The art of hugging coworker or boss, with or without an air kiss
I’m a believer in hugging at work. I hug selectively and smartly and sweetly or so I hope. I’ve hugged co-workers, bosses and people who work for me for years before I started a company called Mity Nice.
I like giving hugs – and receiving them too, in the office, to children who stop in for a visit, on lunch hour and before and after work.
So I was dismayed to see the survey showing 70 percent of advertising and marketing managers disapprove of hugging a co-worker. Even more frown on hugs for a client, according to the Creative Group survey.
Most of the 500 creatives in the Creative Group poll say encircling someone with your arms is rarely or never appropriate in business settings, though advertising types were more agreeable to hugging a coworker than marketing managers. You’ll find me with the minority: More than one-fourth said hugging is somewhat or very common if they know the person well or it’s been a while since seeing her.
Those seem like narrow confines for hugging. So how do you know when hugging is right in the workplace?
Start with your own style and approach. If you’re known for your warmth and kindness, hugging will come naturally. If you’re already talking with colleagues about their wildest dreams or experiences, children or spiritual believes, you’ve started building a workplace friendship, and a hug on a very difficult day seems well, “Mity Nice.”
Then consider the person you want to hug. Some people are just not cut out to be touched at work Steer clear of the straight-laced or coldly calculating types. That’s why I would never have embraced my stilted bosses at a certain former Midwestern paper. (I did give hugs – occasionally – to my editors at Newsday, and I definitely want to hug my Fortune editor whenever she approves another article.)
Don’t hug an interviewer, says workplace columnist Anita Bruzzese in her blog 45 Things which asks but doesn’t answer whether and who to hug at work.
Then consider the time and place and possibilities of being misconstrued or embarrassed. If you’re alone in the conference room after a meeting, you may be safer than a hug right by the elevator or entryway.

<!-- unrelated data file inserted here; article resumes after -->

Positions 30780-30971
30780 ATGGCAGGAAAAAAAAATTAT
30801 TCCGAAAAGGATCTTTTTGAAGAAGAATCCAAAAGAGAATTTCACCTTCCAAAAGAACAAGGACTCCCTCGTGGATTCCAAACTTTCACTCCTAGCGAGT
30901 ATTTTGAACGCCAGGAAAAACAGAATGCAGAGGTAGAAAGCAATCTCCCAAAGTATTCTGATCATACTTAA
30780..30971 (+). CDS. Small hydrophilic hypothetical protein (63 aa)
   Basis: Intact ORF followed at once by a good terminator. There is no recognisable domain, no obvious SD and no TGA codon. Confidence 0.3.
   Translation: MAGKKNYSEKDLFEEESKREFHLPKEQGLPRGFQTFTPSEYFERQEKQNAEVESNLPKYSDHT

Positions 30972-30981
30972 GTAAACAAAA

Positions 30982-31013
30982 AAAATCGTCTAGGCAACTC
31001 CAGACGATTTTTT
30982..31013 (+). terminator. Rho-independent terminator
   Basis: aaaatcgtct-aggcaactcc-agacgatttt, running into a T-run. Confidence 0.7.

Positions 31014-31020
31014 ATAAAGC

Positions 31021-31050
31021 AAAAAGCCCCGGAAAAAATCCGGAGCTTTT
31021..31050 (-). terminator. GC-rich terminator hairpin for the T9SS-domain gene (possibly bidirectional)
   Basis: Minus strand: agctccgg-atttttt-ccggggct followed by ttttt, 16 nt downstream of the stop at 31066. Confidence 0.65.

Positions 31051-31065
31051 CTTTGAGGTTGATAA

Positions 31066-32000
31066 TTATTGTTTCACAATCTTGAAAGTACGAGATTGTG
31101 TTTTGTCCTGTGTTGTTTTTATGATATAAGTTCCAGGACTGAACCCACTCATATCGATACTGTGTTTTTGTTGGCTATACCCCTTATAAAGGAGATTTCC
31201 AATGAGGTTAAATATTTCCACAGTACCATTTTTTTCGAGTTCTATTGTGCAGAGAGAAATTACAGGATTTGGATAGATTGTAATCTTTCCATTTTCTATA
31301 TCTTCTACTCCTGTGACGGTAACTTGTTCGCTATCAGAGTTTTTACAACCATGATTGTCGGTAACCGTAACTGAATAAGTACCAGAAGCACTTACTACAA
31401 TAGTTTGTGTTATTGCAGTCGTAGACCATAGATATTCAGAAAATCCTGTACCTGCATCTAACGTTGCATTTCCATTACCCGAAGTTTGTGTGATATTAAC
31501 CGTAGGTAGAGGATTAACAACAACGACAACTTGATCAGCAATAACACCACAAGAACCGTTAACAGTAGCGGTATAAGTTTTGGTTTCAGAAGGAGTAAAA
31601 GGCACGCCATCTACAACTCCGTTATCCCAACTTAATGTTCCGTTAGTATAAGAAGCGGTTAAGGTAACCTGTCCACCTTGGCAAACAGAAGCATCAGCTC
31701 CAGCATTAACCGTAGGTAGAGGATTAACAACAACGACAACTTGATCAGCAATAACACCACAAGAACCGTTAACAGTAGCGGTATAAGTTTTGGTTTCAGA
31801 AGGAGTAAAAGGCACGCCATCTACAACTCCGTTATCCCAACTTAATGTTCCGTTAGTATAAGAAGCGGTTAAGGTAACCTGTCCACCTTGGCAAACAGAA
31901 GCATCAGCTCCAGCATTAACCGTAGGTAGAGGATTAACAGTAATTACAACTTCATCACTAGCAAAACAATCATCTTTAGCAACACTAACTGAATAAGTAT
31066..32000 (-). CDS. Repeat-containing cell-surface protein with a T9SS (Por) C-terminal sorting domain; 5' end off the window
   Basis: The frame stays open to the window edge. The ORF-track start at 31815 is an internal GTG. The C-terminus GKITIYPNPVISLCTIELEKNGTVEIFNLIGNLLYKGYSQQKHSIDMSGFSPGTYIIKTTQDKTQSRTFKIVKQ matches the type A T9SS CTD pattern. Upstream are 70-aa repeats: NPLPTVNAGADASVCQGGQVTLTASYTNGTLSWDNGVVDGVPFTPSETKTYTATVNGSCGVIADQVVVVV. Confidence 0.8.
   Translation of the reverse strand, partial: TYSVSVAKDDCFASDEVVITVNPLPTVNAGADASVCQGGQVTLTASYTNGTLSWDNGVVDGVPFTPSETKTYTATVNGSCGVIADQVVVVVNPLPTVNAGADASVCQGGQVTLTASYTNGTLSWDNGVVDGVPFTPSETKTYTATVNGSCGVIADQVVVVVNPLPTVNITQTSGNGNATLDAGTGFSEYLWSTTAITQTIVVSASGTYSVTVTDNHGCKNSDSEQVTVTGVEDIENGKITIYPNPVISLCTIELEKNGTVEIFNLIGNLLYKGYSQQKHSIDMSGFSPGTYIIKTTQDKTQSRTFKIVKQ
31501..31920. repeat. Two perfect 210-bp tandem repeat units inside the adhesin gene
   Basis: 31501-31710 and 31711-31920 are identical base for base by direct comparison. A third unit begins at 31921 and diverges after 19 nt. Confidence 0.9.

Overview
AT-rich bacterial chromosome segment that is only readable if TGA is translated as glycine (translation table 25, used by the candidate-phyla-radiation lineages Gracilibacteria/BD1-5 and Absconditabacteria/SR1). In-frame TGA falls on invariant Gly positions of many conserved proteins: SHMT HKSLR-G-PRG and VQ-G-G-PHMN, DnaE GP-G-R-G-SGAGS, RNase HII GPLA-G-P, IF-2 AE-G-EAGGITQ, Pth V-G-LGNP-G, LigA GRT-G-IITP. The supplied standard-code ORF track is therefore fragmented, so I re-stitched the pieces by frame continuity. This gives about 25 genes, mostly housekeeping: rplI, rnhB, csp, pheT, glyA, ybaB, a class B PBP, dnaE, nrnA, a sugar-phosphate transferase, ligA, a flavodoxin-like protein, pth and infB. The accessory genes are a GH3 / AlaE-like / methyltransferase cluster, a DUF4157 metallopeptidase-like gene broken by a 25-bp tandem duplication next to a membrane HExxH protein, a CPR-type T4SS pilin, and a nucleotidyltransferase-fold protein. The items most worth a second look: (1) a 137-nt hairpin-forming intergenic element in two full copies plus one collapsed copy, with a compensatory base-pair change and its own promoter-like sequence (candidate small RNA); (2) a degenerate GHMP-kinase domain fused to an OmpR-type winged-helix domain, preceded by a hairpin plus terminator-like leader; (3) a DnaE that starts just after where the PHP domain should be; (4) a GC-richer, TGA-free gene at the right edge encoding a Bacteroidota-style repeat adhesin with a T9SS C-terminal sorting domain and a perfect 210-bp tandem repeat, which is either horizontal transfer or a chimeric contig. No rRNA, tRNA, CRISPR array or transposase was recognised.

Sometimes I announce: “I’d like to give you a hug” and then take a half step toward the person and watch for her reaction. If she looks terrified or unwilling, I’ll stop and say something like “Instead, I’ll just send positive thoughts your way.” Then a pat on the hand, a warm smile or sometimes, or a lightly blown kiss – my lips never graze the person’s forehead, I swear.
Perfect your hugging style by setting a number of pats on the back you give, writes Heidi Bedore on the Happy Worker blog. Her post has other good advice on hugging at work and for the very professionally inclined so does the Creative Group.
Are there hazards to hugging at work? Of course. A handful of EEOC lawsuits allege bosses’ hugging – combined with inappropriate touching and more. Hugging a would-be client who is introverted or avoids human contact could cost you a new account. And hugging your boss may imply to some that you’re using your female charms to gain favorable assignments.
The optimist in me thinks all that can be sidestepped with emotional intelligence, hard work and cultivating cordiality and professionalism.
So join the kind people in the minority who are huggers 9 to 5, and on the afternoon or night shifts too. If you hug someone who’s passed over for a promotion or when they’re mourning the loss of a family member, you’re showing your kindness and humanity.
And you’re using hugging as a tool to build a team, encourage employee engagement and offer moral support.